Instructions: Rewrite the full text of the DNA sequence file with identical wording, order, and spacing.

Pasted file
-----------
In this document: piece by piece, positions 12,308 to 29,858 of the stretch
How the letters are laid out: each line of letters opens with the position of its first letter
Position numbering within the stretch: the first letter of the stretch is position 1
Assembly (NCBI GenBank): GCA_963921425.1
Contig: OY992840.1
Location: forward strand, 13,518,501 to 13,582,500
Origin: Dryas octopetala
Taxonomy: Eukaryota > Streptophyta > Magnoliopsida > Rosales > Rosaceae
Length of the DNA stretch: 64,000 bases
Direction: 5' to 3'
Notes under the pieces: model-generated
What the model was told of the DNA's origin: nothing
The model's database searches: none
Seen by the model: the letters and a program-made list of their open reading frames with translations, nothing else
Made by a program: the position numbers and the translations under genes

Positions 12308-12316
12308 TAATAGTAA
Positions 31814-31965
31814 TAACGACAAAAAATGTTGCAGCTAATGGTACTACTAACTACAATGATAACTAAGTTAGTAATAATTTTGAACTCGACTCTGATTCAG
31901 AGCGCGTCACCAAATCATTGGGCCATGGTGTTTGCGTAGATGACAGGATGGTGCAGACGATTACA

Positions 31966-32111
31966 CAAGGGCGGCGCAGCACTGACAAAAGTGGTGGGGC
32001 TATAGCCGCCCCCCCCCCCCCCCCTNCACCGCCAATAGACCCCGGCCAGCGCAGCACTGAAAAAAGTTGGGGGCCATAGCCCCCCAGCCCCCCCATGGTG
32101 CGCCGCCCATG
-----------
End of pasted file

In this document: piece by piece, positions 12,308 to 29,858 of the stretch
How the letters are laid out: each line of letters opens with the position of its first letter
Position numbering within the stretch: the first letter of the stretch is position 1
Assembly (NCBI GenBank): GCA_963921425.1
Contig: OY992840.1
Location: forward strand, 13,518,501 to 13,582,500
Origin: Dryas octopetala
Taxonomy: Eukaryota > Streptophyta > Magnoliopsida > Rosales > Rosaceae
Length of the DNA stretch: 64,000 bases
Direction: 5' to 3'
Notes under the pieces: model-generated
What the model was told of the DNA's origin: nothing
The model's database searches: none
Seen by the model: the letters and a program-made list of their open reading frames with translations, nothing else
Made by a program: the position numbers and the translations under genes

Positions 12308-12316
12308 TAATAGTAA
Positions 31814-31965
31814 TAACGACAAAAAATGTTGCAGCTAATGGTACTACTAACTACAATGATAACTAAGTTAGTAATAATTTTGAACTCGACTCTGATTCAG
31901 AGCGCGTCACCAAATCATTGGGCCATGGTGTTTGCGTAGATGACAGGATGGTGCAGACGATTACA

Positions 31966-32111
31966 CAAGGGCGGCGCAGCACTGACAAAAGTGGTGGGGC
32001 TATAGCCGCCCCCCCCCCCCCCCCTNCACCGCCAATAGACCCCGGCCAGCGCAGCACTGAAAAAAGTTGGGGGCCATAGCCCCCCAGCCCCCCCATGGTG
32101 CGCCGCCCATG